Photo Provided by Ryan Manikowski
Photo Provided by Ryan Manikowski

Ryan Manikowski Pulls Back the Curtain on LBSU’s Theater Department

By Caroline Smith

Ryan Manikowski is an LBSU Theater Tech student looking forward to his final semester of university. Manikowski is passionate about all aspects that go into making a theatrical production: he writes short poems, has a prolific acting career, and is dedicated to the value of theater tech. Having studied previously at an arts high school, Cal Arts, and Grossmont Community College, Manikowski has experienced a breadth of theater departments and systems. I sat down with him, over zoom, to discuss theater, school, and that dastardly consumerism.

It’s interesting now that I can ask how the transition coming out of quarantine is going. What’s it like moving from zoom to in person theater?
It’s definitely a transition. Right now we don’t have access to our materials, we can’t get into the building it’s in. Unless you have class on campus and a green check mark, you can’t really get involved in productions. Lately we’ve been using resources at the USU and talking with the dance department and participated in their Art Walk. That was difficult because we didn’t get testing guidelines until the week of the performance and so it was hard for performers to get tested in a timely manner. The landscape of how we can bring people in is constantly changing and new guidelines have given us new challenges to work through.

What has it been like in the theater department getting back on campus?
There are things I'm unsure I can talk about. Over summer, we [the students] wrote a manifesto of things that could be worked on in the department. It’s been an interesting time to communicate with professors and staff. Amidst the roadblocks, it seems our department is trying to document everything that is still functional in the building and constructing new facilities for upcoming students to use. Yet, for current students, the building seems eerily vacant, especially those in their last year.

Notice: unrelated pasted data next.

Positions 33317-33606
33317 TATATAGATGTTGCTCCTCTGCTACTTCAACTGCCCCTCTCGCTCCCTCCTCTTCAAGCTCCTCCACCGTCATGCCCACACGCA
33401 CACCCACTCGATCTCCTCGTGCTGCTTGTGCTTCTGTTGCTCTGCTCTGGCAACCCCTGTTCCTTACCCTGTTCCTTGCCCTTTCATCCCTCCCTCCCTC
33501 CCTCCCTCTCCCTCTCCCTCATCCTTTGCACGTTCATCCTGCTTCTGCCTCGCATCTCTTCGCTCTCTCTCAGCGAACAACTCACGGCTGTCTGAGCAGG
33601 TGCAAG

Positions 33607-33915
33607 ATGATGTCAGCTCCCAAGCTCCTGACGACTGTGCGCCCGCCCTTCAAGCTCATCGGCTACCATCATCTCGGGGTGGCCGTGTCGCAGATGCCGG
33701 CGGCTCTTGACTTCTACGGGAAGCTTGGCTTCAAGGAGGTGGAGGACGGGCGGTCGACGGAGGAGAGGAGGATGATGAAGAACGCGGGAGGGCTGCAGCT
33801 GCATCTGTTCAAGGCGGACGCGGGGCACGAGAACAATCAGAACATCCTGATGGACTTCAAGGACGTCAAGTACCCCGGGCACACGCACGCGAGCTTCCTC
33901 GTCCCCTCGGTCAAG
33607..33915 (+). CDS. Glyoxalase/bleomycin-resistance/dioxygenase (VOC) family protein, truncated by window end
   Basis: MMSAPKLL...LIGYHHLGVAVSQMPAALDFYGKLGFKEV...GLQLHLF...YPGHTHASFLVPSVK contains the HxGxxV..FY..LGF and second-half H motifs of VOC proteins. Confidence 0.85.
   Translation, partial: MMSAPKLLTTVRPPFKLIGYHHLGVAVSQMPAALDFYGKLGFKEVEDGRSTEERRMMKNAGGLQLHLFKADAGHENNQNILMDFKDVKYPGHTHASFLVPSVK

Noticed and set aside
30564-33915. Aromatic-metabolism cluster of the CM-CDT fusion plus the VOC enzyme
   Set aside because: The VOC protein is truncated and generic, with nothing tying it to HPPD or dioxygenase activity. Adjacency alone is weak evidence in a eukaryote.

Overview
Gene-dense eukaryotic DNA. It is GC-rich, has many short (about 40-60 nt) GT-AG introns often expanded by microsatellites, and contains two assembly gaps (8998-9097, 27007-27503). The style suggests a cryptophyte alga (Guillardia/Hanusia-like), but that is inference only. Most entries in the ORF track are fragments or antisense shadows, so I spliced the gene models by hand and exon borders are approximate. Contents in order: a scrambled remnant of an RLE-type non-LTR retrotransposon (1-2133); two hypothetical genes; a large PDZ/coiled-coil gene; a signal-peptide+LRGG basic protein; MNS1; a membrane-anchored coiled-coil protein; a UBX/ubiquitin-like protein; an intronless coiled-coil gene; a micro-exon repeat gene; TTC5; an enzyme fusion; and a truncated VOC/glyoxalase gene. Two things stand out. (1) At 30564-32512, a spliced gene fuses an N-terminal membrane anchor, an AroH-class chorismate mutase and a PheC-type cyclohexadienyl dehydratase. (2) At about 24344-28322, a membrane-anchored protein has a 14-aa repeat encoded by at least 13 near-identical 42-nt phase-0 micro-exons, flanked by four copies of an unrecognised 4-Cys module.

I’m interested as someone outside of the department. I don’t want to put you in a tough space, but can you elaborate?
It seems like with any university, there’s a kind of hierarchy, among professors, staff, students, majors. Some things just feel a little two faced. No one heard a word on the student’s side for a season. My old community college is having normal shows again, and I'm trying to figure out if I should be hurt by that. At a university, when you’re paying a lot for a higher education, it’s supposed to be an elevated experience, but it’s mixed. Theater Threshold has taken the place of the momentum to have projects to show. We keep facing a lot of roadblocks.

What is Theatre Threshold?
Theater Threshold is a student-led theater company on campus that I’m the Art Director for and we’re dedicated to making students’ visions and dreams a reality. You don’t have to be a theater major to produce something over the semester. We produce at least one, free show every week. Over quarantine they were on zoom, and we’re working with the department now to get back in the theater space. Right now we're having as many virtual showings of these shows in our courtyard and are trying to make plans to have screenings inside the Players Theatre.

Is it important to you that the Theater Threshold shows are free?
Well I think theater is a communal process. It's supposed to be with the community. Not only that, but America’s value of theater is different. Other countries will have free theater days or student days. Meanwhile, the theater here is exceptionally expensive. Musical theater and Broadway has definitely contributed to that problem of commodification. I think it's a very high price gap that I don't think should exist.
I do think there should be more free theater, more community theater. They put out very important, beautiful, passionate plays. The message that a community theater has is for it’s own community and that’s impactful. I think it’s very important that everyone can have access to those messages.

What do you think the general literature around theater will come to look like out of the pandemic?
I know that plays, unless they’re immersive, will get shorter. They’ll have to adapt to shorter attention spans or maintain a real spectacle. I don’t think we’ll hit the avant-garde, because people will not be ‘there.’ That kind of elitist art where it's really out there and fancy, is out-of-touch and doing a disservice to a general audience, especially one coming out of a pandemic.
In our conversation, Ryan said this, which I think will stick with me as a creative writing student:
“The whole point of university is to tinker. To fail beautifully and learn.”
Theater Threshold is looking to have weekly, in-person, in-theater shows next semester. To learn more go to @csulbtheatrehub on Instagram.